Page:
Call or email me for many other ideas to get your home ready for sale, and what projects are worth taking on if you would like top dollar for your home. Email: firstname.lastname@example.org Call me at (650) 483-4932.
You may be considering moving to another country, either by yourself, your significant other, or your entire family. In this article, we will explore 4 cultural issues to consider before moving abroad and what you can do now. This will help you to make the transition to your new home a lot easier to deal with. We will consider other issues in coming articles.
In a recent poll commissioned by Barclays International Banking, questions were asked to expats or expatriates on the challenges of living abroad. They mentioned the most important issues measured by percentages on what they believed affected them the most.
The Cost of Living came in first at 28.16% of the vote. Some issues to take into account when looking to move overseas including employment, the cost of property and personal finances. But to these expats, the cost of living was a very important issue. Having sufficient money to live and have a social life is at the top of the list of issues.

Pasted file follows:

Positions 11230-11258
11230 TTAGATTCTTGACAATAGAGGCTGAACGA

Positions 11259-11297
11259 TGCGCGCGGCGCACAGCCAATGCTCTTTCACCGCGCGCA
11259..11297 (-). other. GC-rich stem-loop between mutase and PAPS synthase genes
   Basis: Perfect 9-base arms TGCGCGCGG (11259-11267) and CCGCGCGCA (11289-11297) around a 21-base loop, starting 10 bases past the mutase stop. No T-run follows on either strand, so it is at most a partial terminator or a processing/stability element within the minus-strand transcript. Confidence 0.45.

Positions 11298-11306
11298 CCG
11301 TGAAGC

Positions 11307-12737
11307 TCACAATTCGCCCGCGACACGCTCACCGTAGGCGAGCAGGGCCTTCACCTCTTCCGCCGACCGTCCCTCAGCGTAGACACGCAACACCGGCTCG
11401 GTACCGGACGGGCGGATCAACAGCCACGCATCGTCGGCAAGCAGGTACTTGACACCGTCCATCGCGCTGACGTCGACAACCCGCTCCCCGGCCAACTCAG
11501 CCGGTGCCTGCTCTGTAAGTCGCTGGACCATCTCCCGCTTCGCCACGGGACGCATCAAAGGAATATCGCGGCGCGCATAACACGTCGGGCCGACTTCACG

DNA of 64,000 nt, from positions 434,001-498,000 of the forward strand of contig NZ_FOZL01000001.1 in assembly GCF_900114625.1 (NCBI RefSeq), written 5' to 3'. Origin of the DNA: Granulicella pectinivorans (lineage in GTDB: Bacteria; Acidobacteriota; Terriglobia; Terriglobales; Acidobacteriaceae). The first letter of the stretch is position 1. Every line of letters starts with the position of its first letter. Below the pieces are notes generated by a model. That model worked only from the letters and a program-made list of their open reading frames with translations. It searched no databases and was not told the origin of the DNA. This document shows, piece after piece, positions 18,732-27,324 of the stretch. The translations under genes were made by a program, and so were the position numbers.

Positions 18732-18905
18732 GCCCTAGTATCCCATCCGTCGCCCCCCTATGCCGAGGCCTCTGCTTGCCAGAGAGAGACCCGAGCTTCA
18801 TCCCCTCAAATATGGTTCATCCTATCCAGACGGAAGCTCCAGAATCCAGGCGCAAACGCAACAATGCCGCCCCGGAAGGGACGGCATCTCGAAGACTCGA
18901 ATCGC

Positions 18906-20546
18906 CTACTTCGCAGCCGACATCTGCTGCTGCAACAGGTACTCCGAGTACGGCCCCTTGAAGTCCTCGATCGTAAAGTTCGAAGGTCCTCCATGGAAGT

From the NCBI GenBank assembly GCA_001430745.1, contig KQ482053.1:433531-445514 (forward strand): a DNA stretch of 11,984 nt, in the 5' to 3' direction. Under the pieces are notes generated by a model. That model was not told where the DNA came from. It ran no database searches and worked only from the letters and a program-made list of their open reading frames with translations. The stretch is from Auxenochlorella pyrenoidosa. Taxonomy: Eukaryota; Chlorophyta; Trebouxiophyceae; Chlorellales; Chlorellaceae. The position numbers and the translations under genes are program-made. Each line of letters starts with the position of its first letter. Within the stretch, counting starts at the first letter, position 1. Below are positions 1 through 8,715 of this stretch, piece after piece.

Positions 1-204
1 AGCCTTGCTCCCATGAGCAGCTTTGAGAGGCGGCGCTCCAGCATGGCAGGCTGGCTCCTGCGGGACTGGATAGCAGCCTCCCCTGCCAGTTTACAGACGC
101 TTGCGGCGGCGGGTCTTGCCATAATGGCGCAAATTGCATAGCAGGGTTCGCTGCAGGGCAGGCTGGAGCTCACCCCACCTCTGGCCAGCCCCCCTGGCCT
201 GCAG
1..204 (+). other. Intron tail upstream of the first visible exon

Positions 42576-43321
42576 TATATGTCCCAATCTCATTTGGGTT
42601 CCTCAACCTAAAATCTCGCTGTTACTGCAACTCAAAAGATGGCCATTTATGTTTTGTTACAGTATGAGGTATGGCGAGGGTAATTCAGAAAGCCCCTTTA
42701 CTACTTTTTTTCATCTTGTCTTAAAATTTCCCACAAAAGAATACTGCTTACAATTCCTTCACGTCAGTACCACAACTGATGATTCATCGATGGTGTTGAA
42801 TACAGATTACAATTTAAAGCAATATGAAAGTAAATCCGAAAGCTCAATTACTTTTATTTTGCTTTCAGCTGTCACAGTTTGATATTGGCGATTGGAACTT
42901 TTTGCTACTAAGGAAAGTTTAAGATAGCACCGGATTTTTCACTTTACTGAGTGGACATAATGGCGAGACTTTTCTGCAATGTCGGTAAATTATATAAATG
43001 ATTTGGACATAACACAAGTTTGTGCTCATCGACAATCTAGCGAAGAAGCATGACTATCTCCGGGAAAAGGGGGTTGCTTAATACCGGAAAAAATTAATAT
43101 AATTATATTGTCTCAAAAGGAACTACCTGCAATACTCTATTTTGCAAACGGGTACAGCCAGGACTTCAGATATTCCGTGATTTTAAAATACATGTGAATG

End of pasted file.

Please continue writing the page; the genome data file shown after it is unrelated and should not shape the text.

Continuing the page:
What to do? Comparing some aspects of the proposed life in a new country and the present one will undoubtedly be less expensive, some more expensive. There are now many websites that will allow you to compare the cost of living in any two or more countries. Although doing this will not be precise in nature, it will allow you to get a very good idea on the more expensive costs regarding food, fuel and going out to dinner, for example. Let me know if you would like a list of international bank guides to help you with usual and unusual costs.
Loneliness came in second at 26.62%. What can cause loneliness? New surroundings, experiences and the type of employment opportunities can all be factors. Loneliness is true for either individuals or entire families in a new environment.
For example, a family with children moving abroad may experience problems. If there is a stay at home parent, the other parent may take the responsibility of taking care of them. If this is not currently being done, there will be a shock value to this new way of life. If it is difficult now looking after children, then it may become a bigger issue looking after children when moving abroad.